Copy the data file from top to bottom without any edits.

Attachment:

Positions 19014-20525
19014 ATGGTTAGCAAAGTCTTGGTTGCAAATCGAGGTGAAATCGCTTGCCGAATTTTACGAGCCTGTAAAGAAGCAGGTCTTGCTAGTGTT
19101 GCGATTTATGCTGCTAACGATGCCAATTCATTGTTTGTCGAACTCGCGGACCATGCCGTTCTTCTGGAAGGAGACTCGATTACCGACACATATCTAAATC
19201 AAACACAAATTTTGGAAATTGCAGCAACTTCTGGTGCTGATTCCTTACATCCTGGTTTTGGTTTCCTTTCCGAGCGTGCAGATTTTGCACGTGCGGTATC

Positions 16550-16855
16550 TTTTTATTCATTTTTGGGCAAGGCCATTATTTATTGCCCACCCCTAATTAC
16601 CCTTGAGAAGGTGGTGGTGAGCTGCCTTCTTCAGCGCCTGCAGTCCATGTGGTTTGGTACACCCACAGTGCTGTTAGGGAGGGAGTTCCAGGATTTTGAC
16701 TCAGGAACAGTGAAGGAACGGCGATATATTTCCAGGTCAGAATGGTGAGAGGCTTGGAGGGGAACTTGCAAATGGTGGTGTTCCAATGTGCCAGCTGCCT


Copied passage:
Positions 19014-20525
19014 ATGGTTAGCAAAGTCTTGGTTGCAAATCGAGGTGAAATCGCTTGCCGAATTTTACGAGCCTGTAAAGAAGCAGGTCTTGCTAGTGTT
19101 GCGATTTATGCTGCTAACGATGCCAATTCATTGTTTGTCGAACTCGCGGACCATGCCGTTCTTCTGGAAGGAGACTCGATTACCGACACATATCTAAATC
19201 AAACACAAATTTTGGAAATTGCAGCAACTTCTGGTGCTGATTCCTTACATCCTGGTTTTGGTTTCCTTTCCGAGCGTGCAGATTTTGCACGTGCGGTATC

Positions 16550-16855
16550 TTTTTATTCATTTTTGGGCAAGGCCATTATTTATTGCCCACCCCTAATTAC
16601 CCTTGAGAAGGTGGTGGTGAGCTGCCTTCTTCAGCGCCTGCAGTCCATGTGGTTTGGTACACCCACAGTGCTGTTAGGGAGGGAGTTCCAGGATTTTGAC
16701 TCAGGAACAGTGAAGGAACGGCGATATATTTCCAGGTCAGAATGGTGAGAGGCTTGGAGGGGAACTTGCAAATGGTGGTGTTCCAATGTGCCAGCTGCCT